My talk at CanberraJS - And Why You Should Do It Too


Last month I gave my first ever talk at the CanberraJS Meetup. Overall it was a great experience and real opportunity to grow both personally and professionally. I would recommend it to anyone. Here is how I got into it and a few things I learned along the way.

How it happened

Two months ago I had planned to meet some colleagues for a drink and to talk code, but I was stood up last minute (if you are reading this, thanks!). I thought I would make the most of a spare evening and headed into the city to my first ever JavaScript meetup, JulyJS. Wei Liu gave an excellent talk on the tricky maths puzzle the Travelling Salesman Problem. You can check out his solution and have a play around. Wei is one of the organisers of the meetup, and we got chatting about some of the things I had been doing in the .Net and front end development space.

Two weeks later Wei got in touch and asked if I wanted to present at the next meetup - although I was pretty apprehensive having never given a presentation before I figured it was time to break off the shackles of the Dark Matter Developer and challenge myself. Game on!

Preparing a Presentation

Did I mention that the meetup was only two weeks after I had agreed to present? I really threw myself in the deep end. I used every spare scrap of time I had, which wasn't much with other work and family commitments. Here are a few things I found useful:

  1. Scott Hanselman's blog 11 Top Tips for a Successful Technical Presentation. Anyone who has seen Hanselman talk knows he is an expert on the subject. The key takeaway is to be passionate about the subject of your talk. It shows.
  2. Reveal.js - I was giving a talk at a JavaScript meetup, so I had better use a JavaScript slide system right? It was quick and easy to set up, but I have to admit that it was a challenge to get HTML and JavaScript code into the slides without it executing the code itself! The trick is to use Markdown and then indent code with four spaces. Of course!
  3. Practice. Practice - Practice! It's not until you start talking out loud that you will find out if your content makes sense and flows properly. I was lucky enough to do a test run with some colleagues, which I highly recommend. I found that a few jokes fell flat and just scrapped them. Some parts needed more explanation. In the end, you need to be able to give your presentation under any circumstances, so be prepared.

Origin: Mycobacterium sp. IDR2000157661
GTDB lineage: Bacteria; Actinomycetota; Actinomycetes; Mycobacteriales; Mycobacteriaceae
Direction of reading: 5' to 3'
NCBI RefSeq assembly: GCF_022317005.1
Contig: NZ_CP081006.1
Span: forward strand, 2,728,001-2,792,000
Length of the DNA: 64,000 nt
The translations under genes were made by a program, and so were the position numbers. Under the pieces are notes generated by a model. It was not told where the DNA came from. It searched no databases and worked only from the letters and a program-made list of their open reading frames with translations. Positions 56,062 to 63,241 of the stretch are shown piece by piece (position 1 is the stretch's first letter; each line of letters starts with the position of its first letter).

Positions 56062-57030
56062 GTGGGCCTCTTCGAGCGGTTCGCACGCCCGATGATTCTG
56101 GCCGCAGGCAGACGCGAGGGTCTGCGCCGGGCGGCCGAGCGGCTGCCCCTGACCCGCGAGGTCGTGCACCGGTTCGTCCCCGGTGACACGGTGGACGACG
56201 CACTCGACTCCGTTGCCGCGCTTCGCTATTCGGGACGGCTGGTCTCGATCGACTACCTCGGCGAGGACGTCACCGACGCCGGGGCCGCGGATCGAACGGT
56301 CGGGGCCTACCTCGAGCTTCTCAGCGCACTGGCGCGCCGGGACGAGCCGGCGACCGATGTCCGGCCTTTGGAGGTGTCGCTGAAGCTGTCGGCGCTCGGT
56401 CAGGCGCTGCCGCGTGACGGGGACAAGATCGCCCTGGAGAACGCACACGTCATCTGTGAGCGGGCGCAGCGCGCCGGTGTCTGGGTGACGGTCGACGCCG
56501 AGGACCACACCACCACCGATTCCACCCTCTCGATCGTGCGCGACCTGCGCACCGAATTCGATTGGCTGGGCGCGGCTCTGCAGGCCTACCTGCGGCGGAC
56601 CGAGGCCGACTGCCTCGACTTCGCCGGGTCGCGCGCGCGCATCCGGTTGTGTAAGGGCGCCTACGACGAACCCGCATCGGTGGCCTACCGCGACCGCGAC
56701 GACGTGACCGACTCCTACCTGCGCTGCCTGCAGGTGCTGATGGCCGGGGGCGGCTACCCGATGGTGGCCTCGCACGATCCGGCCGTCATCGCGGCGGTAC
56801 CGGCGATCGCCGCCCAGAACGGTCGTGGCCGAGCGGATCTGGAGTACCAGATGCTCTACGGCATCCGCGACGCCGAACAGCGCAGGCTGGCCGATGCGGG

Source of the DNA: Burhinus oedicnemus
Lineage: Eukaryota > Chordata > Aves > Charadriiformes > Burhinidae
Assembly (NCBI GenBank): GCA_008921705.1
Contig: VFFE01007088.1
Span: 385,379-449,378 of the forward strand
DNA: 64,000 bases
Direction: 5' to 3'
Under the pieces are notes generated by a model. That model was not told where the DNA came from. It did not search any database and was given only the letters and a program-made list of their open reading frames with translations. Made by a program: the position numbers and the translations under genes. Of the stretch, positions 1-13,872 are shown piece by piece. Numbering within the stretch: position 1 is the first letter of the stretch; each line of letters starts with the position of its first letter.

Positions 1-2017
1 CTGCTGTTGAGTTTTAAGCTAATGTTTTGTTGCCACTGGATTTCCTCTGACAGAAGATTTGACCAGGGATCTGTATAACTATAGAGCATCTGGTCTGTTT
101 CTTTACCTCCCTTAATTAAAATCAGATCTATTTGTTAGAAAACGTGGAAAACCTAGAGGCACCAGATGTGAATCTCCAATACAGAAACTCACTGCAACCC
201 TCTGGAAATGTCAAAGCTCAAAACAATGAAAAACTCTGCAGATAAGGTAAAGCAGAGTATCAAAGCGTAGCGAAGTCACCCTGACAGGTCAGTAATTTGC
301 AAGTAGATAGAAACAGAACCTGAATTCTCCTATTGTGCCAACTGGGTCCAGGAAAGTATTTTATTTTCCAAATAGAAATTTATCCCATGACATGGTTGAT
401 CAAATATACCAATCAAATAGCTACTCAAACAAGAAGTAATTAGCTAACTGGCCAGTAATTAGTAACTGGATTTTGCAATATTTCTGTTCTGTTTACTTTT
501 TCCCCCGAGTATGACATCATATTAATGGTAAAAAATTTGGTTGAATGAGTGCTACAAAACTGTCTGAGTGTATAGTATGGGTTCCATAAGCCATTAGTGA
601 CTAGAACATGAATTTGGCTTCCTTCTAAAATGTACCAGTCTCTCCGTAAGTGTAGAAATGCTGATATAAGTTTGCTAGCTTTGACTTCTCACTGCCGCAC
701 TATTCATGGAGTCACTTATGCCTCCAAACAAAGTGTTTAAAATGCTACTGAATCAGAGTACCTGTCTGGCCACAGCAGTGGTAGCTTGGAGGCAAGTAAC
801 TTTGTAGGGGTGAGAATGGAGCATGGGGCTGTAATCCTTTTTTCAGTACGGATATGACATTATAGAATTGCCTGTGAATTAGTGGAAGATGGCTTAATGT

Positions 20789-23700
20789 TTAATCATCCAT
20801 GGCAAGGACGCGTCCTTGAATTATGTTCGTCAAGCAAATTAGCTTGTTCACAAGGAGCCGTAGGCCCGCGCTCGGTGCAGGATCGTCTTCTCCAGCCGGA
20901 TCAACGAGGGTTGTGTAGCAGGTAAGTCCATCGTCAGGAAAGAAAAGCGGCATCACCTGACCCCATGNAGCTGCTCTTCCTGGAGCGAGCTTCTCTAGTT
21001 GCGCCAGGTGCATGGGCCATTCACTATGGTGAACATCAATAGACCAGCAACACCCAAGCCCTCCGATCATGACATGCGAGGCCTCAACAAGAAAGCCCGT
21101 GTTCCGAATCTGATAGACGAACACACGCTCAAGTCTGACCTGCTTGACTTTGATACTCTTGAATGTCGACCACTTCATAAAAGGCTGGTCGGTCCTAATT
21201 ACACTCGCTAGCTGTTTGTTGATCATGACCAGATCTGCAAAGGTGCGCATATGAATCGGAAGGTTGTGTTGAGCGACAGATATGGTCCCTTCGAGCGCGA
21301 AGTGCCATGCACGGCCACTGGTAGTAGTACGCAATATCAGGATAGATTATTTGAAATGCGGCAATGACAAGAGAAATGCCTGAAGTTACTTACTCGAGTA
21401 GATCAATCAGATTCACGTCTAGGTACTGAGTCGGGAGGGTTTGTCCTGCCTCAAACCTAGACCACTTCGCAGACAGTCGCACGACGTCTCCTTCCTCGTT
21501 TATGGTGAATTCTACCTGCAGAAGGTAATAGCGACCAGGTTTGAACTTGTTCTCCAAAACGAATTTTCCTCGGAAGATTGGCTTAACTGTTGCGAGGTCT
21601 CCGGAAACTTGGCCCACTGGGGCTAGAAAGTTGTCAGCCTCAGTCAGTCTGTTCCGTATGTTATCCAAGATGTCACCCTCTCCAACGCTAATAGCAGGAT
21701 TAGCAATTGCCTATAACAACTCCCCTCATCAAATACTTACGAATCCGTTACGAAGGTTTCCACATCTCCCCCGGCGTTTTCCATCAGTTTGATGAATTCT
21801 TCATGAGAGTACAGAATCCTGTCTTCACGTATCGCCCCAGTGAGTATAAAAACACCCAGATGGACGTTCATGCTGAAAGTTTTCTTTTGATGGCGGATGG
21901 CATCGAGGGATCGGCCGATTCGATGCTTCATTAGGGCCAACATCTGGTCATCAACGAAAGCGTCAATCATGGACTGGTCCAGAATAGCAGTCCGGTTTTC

The talk itself

About 30 people RSVP'd to the meetup, although there would have been a few that didn't come, it was still the most well attended CanberraJS meetup to date. At first I was hoping that no one would come so I wouldn't have anything to worry about, but in fact it was much better with lots of people, and I was proud to share my story with as many people as possible.

You can catch the slide deck here, Back to Front (notice how it's a website? Pretty cool feature of a JavaScript slide deck system). Basically it's a talk of how a traditional .Net developer uses ASP.Net MVC Razor View Engine plus a sprinkle of JQuery for their UI - but the modern web demands more. It talks to how a modern .Net dev needs to embrace the wild west of front end development and the JavaScript eco system, but in fact things aren't that bad, using the right tools like TypeScript and the Angular CLI (or create-react-app) you can have a truly enjoyable development experience, that in my opinion is superior to the traditional ASP.Net way.

What now?

Well, my talk was quite well received, and a week later I was lucky enough to go to NDC Sydney 2017, where I was inspired to start this blog. It's a lot of fun giving presentations, and hanging out with like minded people at meetups and conferences and I plan to do it some more.

You can't be sure anyone will read your blog or be interested in your presentation, but there are lots of people out there and lots of different meetups. Find something you are passionate about, find some other people who are passionate about it too, and see what happens!

Stephen Wells

Hi, I'm Stephen, and I'm a software developer. I work in Government and private enterprise, using technologies like .Net, Azure and Angular.